Tomato production in the United States is dominated by the states of California and Florida (Costa and Heuvelink, 2005). In Florida, tomato total harvested area was 11.34 thousand ha with the production value of US$382 million in 2016 (USDA, 2017). In 2015, Florida fresh-market tomato was 36% of the total production value in the United States (FDACS, 2017). In 2015, tomato ranked fourth in value among all agricultural commodities (crops) in Florida, with orange, sugarcane, and floriculture in the first three positions, respectively (USDA, 2017).
Vegetable production requires adequate water supply throughout the production cycle for maximum yield and quality. Inadequate water management causes water stress for crop, resulting in a reduced plant growth and consequently reduced yield and postharvest quality in tomato (Kirda et al., 2004) and agronomic crops (Rowland et al., 2012). Nutrient supply is a key factor in crop production (Hochmuth and Hanlon, 2014); however, excessive irrigation application may reduce crop nutrient supply and increase contaminations (Zegbe et al., 2006; Zegbe-Dominguez et al., 2003, Zotarelli et al., 2009a). Excessive irrigation increases percolation, reducing water use efficiency and nutrient retention in sandy soils (Zotarelli et al., 2009b).
Irrigation scheduling methods are established procedures to determine the adequate irrigation volume and timing for a specific crop stage (Morgan et al., 2010) and can have a significant impact on the water and nutrient uptake and use efficiencies in tomato production (Zotarelli et al., 2009a). Therefore, proper irrigation scheduling could contribute to increase in crop yield as well as improve the economic viability of crop production.
There are several irrigation scheduling methods used in vegetable production in Florida, such as time-based scheduling (Migliaccio et al., 2008), schedule based on soil moisture (Zotarelli et al., 2009b), and ET scheduling based on weather information (Migliaccio et al., 2016; Morgan et al., 2006). Time-based scheduling results in lower water and energy use efficiencies compared with soil moisture- and ET-based scheduling because soil moisture conditions and real-time weather data are not considered in this schedule (Dukes, 2012; Kisekka et al., 2010; Migliaccio et al., 2008). One of the commonly adopted ET-based irrigation schedules is the use of long-term historical ET (historic ET-based schedule) by averaging weather data for a specific time period and area or location (Davis and Dukes, 2010). Because this scheduling method does not use real-time weather data, scheduling may not accurately represent the actual water requirement of a particular crop in a specific season and location.
SI is one of the most recent ET-based irrigation decision support systems that uses real-time weather data to estimate irrigation schedules for several crops grown in Florida (Migliaccio et al., 2014). SI Apps are ET-based models designed as smartphone applications using reference evapotranspiration (ETo) from FAO Penman-Monteith (Allen et al., 1998) procedure and crop coefficient (Kc) to determine crop water requirement (Migliaccio et al., 2016). In addition, SI Apps (SI App for several crops in Florida and Georgia are available for download at http://smartirrigationapps.org/) have the ability to reduce user calculation error or misplaced irrigation records and timing. The smartphone irrigation apps are not only effective in reducing crop irrigation volume but also can significantly increase crop yield (Vellidis et al., 2014).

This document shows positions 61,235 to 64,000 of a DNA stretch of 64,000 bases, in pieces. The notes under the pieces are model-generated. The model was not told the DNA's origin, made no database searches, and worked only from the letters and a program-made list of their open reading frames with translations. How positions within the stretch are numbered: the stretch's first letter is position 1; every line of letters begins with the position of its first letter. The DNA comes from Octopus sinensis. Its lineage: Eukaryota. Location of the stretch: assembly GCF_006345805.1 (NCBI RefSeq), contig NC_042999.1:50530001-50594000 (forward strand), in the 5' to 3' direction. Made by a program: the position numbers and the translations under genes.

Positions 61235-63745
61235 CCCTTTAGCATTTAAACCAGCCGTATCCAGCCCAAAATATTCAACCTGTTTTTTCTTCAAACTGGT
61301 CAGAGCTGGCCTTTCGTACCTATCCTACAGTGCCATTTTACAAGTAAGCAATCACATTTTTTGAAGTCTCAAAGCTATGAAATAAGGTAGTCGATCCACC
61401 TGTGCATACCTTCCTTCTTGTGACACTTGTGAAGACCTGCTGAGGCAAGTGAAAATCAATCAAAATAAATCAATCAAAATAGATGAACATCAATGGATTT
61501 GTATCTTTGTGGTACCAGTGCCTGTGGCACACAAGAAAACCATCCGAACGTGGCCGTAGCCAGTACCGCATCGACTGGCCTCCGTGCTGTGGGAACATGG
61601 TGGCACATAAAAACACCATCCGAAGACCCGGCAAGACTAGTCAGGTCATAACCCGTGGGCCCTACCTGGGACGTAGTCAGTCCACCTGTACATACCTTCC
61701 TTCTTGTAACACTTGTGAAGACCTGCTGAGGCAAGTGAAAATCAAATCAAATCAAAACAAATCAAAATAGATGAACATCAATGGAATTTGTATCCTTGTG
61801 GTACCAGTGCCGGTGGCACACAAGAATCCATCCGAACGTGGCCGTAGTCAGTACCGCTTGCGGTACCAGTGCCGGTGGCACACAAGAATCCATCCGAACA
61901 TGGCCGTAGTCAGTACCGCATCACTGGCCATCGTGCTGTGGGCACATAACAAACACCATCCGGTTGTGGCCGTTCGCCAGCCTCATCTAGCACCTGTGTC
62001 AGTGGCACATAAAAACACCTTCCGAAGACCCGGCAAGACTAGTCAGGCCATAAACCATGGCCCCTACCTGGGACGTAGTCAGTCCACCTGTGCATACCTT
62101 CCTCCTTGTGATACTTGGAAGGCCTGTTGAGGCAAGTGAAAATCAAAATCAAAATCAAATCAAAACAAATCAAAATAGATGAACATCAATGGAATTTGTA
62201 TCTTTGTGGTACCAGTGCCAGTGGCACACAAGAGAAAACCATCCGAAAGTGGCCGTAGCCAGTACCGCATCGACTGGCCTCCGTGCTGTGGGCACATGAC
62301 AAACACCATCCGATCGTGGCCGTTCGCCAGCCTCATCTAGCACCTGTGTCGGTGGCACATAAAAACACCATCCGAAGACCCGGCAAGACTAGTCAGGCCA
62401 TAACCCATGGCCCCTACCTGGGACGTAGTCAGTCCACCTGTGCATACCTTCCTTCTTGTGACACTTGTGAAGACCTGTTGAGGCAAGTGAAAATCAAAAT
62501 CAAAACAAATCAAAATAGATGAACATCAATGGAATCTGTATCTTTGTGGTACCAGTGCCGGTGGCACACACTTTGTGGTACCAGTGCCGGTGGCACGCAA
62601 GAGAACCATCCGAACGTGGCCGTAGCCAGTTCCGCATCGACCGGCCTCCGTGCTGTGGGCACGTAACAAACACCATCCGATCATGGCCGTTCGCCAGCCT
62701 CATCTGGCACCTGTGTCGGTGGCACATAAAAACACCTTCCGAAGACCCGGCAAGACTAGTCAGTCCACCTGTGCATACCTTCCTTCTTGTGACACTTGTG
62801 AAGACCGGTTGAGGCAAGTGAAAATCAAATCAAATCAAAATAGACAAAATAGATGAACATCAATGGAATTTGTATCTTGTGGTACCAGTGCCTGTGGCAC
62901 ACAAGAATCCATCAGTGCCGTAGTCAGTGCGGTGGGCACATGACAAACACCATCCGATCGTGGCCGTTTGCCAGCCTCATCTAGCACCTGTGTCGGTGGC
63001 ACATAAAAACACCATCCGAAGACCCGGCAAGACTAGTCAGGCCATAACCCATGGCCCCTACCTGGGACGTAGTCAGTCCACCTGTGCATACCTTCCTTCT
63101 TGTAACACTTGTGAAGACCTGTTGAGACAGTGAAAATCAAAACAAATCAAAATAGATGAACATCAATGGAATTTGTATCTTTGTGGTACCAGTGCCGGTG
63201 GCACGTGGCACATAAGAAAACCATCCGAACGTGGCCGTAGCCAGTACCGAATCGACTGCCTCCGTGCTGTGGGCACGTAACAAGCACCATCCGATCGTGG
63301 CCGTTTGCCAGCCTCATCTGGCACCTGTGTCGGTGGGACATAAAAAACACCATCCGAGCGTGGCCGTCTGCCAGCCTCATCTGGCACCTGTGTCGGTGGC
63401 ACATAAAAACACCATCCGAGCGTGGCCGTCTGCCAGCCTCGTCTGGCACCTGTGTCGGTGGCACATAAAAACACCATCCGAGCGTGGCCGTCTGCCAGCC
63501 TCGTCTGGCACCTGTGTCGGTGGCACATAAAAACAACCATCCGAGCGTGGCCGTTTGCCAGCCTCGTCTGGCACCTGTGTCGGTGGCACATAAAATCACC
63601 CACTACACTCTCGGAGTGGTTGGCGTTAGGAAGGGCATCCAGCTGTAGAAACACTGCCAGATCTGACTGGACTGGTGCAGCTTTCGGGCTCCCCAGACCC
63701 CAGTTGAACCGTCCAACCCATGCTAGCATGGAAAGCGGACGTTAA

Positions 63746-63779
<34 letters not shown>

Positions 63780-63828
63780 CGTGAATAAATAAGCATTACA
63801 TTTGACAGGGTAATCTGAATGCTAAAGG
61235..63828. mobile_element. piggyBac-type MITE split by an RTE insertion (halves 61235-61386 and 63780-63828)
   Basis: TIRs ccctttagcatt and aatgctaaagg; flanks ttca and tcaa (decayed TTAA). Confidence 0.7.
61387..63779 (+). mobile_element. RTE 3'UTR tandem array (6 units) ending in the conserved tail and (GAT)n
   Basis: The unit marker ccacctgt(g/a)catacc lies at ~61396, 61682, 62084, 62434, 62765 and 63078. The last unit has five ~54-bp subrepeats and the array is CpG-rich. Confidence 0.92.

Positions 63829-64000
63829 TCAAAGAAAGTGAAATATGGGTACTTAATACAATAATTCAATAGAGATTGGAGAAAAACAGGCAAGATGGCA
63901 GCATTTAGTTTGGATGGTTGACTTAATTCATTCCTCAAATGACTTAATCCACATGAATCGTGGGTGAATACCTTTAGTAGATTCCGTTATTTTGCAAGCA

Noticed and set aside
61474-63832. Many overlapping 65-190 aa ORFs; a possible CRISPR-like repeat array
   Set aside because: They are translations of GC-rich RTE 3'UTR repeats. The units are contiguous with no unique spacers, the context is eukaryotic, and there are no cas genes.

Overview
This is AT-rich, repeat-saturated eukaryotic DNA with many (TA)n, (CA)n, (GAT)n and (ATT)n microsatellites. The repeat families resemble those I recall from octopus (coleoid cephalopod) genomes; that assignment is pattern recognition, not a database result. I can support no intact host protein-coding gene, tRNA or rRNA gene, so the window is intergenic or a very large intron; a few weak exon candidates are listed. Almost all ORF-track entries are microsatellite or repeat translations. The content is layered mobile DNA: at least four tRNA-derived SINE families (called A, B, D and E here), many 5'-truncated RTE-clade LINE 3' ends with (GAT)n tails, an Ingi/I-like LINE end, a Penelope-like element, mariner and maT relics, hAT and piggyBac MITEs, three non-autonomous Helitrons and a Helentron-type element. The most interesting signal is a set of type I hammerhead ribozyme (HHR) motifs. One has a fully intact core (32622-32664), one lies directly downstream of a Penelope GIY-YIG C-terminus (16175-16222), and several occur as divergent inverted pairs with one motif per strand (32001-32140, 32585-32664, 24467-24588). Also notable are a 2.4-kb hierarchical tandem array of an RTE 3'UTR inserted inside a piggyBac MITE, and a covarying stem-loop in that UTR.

Although the effects of irrigation amount, frequency, and scheduling methods on tomato have been extensively studied, none of these focused on determining the effects of real-time, site-specific irrigation on productivity (Kirda et al., 2004; Patanè and Cosentino, 2010; Zegbe-Dominguez et al., 2003; Zotarelli et al., 2009a). In recent years, there has been an increasing trend of more studies focusing on improved tomato water use without compromising yield and fruit quality (Nangare et al., 2016; Patanè et al., 2011; Topcu et al., 2007). Therefore, the objective of this study was to compare the efficacy of an ET-based, real-time, and location-specific irrigation scheduling to irrigation schedules base on historic ET information in open-field, fresh-market tomato production. Tomato plant biomass accumulation, nutrient uptake and accumulation, and yield were used to determine the efficacy of the two ET-based irrigation scheduling methods. This study hypothesized that based on crop performance and irrigation water savings, irrigation based on location-specific and real-time weather information improves irrigation scheduling accuracy in relation to actual crop water requirement in tomato crop compared with a schedule that is based on historical weather data.
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